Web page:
Hokkaido FCI Standard (with google translate)

FCI-Standard N ° 261 / 16.06.1999 / GB
TRANSLATION: Dr. Paschoud and Prof. JM. R. Triquet.
ORIGIN: Japan.
UTILIZATION: Hunting dog and companion.
CLASSIFICATION FCI: Group 5 Spitz and primitive types.
Section 5 Asian Spitz and related breeds.
Without working trial.
BRIEF HISTORY: They say that this breed descended from dogs of medium size Japanese who accompanied migrants from Honshu, the main island of Japan, Hokkaido during the Kamakura era (in 1140s), while trade between island of Hokkaido and the Tohoku District were developed. When in 1937 the race was declared “Natural Monument”, it took the name of the region where it originated. It is also known as “Ainu-ken, seen as the Ainu, the indigenous people of Hokkaido, they used these dogs to hunt bear and other animals. The morphology of Hokkaido enables him to endure the bitter cold and withstand heavy snowfall. It also demonstrates a sure appreciation of things and of great strength.
GENERAL APPEARANCE: Medium size, well balanced, sturdily built and provided a solid backbone. Secondary sexual characteristics are very pronounced. His muscles have tone and offer clean lines.
The ratio of height at withers and body length is 10: 11.
The ratio of skull length of muzzle is 3: 2.
Skull length is equal to its width at the cheeks, about one quarter of the height at withers.
BEHAVIOUR / TEMPERAMENT: Dog of noteworthy endurance, showing dignity and naturalness. He is faithful, docile, very alert and bold.
Skull and face: Broad and slightly flattened
Stop: Shallow, but still marked.
Nose: Black, flesh-colored dogs permissible in white dress.
Muzzle: Wedge shaped, straight.
Lips: Tight, black edges.
Jaws / Teeth: Strong with a scissor.
Cheeks: Well developed.
Eyes: Relatively small, almost triangular in shape, set well apart and dark brown.
Ears: Small, triangular, slightly inclining forward and firmly pricked.
NECK: Strong and muscular, without dewlap.
Withers: Well.
Back: Straight and strong.
Loin: Moderately broad and muscular.
Croup: Properly sloped.
Chest: Brisket well developed chest deep and of moderate width, ribs well sprung.
Belly: Well tucked up.
TAIL: Set high, thick, carried over back strongly curled or curved like a sickle, the tip of the tail nearly reaching hocks when let down.
Shoulders: Moderately sloping.
Forearm: Straight, clean lines.
Metacarpals: Slightly sloping.
Hindquarters: Powerful.
Hocks: Strong, sturdy enough.
Feet: Toes well arched and tight, hard pads and elastic nails hard and black
or dark.
GAIT: Active, lively, light and elastic.
HAIR: Outer coat harsh and straight, undercoat soft and dense hair of the tail is quite long and discarded.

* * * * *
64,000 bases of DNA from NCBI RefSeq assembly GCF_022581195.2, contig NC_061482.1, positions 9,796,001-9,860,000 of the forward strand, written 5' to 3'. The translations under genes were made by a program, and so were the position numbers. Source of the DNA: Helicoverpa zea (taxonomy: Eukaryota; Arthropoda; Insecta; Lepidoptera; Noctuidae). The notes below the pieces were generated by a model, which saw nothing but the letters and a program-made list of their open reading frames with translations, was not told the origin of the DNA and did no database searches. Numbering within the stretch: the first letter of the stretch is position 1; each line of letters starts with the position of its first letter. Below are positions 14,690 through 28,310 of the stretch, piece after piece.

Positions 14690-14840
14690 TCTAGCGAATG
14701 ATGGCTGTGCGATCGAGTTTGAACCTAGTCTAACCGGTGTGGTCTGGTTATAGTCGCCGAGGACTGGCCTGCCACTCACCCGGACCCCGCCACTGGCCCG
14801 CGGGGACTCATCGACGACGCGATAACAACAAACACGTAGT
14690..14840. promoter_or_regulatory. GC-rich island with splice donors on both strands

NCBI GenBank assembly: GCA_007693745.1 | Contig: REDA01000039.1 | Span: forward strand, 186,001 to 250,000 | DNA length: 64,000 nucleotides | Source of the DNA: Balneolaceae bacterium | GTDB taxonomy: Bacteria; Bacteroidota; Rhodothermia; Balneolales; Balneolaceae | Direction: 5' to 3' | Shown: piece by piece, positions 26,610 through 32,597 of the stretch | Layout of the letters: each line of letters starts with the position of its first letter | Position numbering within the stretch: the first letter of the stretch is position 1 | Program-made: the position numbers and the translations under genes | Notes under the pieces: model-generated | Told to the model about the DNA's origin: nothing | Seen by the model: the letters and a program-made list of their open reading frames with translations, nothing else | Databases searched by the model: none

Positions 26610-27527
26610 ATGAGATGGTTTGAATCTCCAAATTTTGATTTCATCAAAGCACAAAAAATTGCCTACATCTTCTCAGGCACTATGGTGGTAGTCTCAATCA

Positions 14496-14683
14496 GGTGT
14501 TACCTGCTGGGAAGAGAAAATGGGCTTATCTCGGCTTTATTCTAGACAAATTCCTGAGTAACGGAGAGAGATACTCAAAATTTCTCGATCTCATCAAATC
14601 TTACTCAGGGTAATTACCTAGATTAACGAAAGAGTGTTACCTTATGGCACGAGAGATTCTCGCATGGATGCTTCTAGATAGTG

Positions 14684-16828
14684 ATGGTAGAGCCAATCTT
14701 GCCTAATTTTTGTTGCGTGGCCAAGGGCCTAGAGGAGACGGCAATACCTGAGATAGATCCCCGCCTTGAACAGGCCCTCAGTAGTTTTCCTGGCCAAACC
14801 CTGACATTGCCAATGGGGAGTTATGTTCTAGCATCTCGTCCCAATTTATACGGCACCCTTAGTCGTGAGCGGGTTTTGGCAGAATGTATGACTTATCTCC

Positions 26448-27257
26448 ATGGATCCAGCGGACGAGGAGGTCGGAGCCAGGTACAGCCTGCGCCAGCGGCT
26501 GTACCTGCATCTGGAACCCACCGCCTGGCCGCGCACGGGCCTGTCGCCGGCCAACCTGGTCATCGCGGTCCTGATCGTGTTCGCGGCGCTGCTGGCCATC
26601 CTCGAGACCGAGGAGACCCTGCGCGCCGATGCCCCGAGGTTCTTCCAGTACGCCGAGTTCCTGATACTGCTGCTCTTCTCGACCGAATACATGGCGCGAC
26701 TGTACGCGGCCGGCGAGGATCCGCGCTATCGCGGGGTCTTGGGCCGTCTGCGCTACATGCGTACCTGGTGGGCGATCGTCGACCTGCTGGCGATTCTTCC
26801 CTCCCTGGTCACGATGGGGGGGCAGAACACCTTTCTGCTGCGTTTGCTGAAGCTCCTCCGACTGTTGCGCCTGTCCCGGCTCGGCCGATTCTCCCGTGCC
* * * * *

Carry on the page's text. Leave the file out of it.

COLOUR: Sesame (red fawn hairs with black tips), brindle, red, black, black and tan, white.
Height at withers: males 48.5 to 51, 5 cm
females from 45.5 to 48, 5 cm.
FAULTS: Any departure from the foregoing should be considered a fault to be in exact proportion to its severity and its consequences on the health and welfare of the dog.
Sexual characters reversed.
Slight prognathism higher or lower.
Aggressive or overly shy.
Overshot or undershot.
Not carried ears pricked.
Short-tailed or pending.
Subject shy.
Any dog clearly showing abnormal physical or behavioral abnormalities
shall be disqualified.
NB: Male animals should have two apparently normal testicles fully descended into the scrotum.
A tongue of blue-black is not considered a defect.

Roadblocks with Hokkaido in the US

I’m trying really hard to understand why some of the Nihon Ken are more popular in the US over others, and the paths they took to get there.

There are more Shikoku and Kai in the US than Hokkaido, but the Hokkaido outnumbers them in Japan. I understand the more universal appeal of Shiba Inu in the world (smaller size, beauty, intelligence, etc). I understand why people like Shikoku at first glance. They are the MOST striking dog I have ever seen, hands down, coupled with high intelligence and drive and they make great pets for an active home. Kai are very unique in looks among the NK, they have a managable size, and they are great with other dogs as a rule. Hokkaido aren’t that much different.

As a more common, more available dog in Japan, why is it that Hokkaido are SOOO rare (5-10) in the US? Why didn’t they ever take off here and what does this imply for future breeding attempts? It must simply be lack of information and lack of first hand accounts in English of what it’s really like to live and work with them. There are no mentors in the breed in North America, and that is essential to get started on the right foot.